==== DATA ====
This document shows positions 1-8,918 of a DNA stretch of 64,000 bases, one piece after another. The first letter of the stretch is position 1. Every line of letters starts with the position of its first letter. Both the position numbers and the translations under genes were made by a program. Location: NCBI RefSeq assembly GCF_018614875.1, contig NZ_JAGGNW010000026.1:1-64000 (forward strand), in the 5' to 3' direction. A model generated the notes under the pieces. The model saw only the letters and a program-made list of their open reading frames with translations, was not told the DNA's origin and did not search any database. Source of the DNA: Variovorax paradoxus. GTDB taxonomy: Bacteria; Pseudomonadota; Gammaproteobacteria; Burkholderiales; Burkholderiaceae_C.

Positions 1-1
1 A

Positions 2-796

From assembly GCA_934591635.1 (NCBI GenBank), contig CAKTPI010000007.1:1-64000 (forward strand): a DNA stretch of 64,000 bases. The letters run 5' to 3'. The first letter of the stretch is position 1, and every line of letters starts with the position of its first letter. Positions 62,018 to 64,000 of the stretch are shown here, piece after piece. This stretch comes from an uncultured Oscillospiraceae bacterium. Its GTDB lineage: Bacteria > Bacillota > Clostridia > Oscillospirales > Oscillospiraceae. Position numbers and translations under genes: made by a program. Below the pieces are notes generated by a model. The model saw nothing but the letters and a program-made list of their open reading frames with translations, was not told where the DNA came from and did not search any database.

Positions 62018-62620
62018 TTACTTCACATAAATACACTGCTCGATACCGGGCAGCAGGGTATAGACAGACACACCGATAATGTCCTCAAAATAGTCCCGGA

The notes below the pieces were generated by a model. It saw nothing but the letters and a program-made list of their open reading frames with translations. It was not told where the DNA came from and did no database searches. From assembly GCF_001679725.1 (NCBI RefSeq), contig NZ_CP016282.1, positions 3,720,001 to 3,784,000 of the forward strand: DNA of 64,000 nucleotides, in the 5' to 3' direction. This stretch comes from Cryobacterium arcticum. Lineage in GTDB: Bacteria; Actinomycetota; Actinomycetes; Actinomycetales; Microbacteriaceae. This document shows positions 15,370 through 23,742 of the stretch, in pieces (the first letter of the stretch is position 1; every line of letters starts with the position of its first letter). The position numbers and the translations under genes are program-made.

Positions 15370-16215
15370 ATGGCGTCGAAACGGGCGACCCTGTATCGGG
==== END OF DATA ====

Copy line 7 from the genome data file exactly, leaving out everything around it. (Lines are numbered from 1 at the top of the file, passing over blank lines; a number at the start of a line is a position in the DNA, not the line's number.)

62018 TTACTTCACATAAATACACTGCTCGATACCGGGCAGCAGGGTATAGACAGACACACCGATAATGTCCTCAAAATAGTCCCGGA